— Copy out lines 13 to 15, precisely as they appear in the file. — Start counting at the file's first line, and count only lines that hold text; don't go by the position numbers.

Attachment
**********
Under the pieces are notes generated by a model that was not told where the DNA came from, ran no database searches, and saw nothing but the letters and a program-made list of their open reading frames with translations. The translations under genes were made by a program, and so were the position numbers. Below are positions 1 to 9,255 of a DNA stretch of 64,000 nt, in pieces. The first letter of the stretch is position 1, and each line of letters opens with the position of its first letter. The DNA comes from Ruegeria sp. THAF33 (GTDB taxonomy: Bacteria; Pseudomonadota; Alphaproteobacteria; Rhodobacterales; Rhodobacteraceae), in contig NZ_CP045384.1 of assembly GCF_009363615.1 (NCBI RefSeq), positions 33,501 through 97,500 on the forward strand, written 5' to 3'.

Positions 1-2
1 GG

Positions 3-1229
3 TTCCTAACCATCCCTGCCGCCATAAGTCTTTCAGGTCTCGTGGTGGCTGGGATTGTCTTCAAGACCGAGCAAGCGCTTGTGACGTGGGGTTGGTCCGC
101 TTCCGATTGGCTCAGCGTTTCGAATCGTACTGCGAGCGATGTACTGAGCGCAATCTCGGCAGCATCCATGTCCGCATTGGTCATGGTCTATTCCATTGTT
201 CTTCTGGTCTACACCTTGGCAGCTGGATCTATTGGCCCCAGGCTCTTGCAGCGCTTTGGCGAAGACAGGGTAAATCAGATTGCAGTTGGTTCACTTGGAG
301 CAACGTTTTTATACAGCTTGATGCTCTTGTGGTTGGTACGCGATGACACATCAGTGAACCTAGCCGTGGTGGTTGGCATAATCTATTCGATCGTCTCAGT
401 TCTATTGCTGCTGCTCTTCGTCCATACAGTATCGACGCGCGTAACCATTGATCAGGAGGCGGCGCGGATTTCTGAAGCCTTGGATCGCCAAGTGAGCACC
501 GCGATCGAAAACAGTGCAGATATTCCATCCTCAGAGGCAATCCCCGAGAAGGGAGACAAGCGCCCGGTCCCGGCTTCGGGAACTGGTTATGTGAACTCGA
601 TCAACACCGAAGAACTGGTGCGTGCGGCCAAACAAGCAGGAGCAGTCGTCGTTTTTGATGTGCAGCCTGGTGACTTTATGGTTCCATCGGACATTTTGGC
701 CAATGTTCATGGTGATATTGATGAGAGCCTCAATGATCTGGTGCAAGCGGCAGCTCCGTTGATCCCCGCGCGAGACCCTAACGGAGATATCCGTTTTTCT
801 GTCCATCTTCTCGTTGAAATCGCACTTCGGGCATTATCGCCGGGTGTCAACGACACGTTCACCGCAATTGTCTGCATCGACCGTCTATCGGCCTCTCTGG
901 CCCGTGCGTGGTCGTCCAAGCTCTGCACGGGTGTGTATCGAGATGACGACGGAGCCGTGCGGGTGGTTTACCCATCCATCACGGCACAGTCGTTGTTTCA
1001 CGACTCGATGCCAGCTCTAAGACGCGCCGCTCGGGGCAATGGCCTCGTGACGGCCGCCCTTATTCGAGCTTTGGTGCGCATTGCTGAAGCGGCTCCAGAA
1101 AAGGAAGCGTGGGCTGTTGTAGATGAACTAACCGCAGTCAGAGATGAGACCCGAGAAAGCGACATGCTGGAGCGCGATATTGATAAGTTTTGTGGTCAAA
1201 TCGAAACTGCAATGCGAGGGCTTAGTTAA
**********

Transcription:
801 GTCCATCTTCTCGTTGAAATCGCACTTCGGGCATTATCGCCGGGTGTCAACGACACGTTCACCGCAATTGTCTGCATCGACCGTCTATCGGCCTCTCTGG
901 CCCGTGCGTGGTCGTCCAAGCTCTGCACGGGTGTGTATCGAGATGACGACGGAGCCGTGCGGGTGGTTTACCCATCCATCACGGCACAGTCGTTGTTTCA
1001 CGACTCGATGCCAGCTCTAAGACGCGCCGCTCGGGGCAATGGCCTCGTGACGGCCGCCCTTATTCGAGCTTTGGTGCGCATTGCTGAAGCGGCTCCAGAA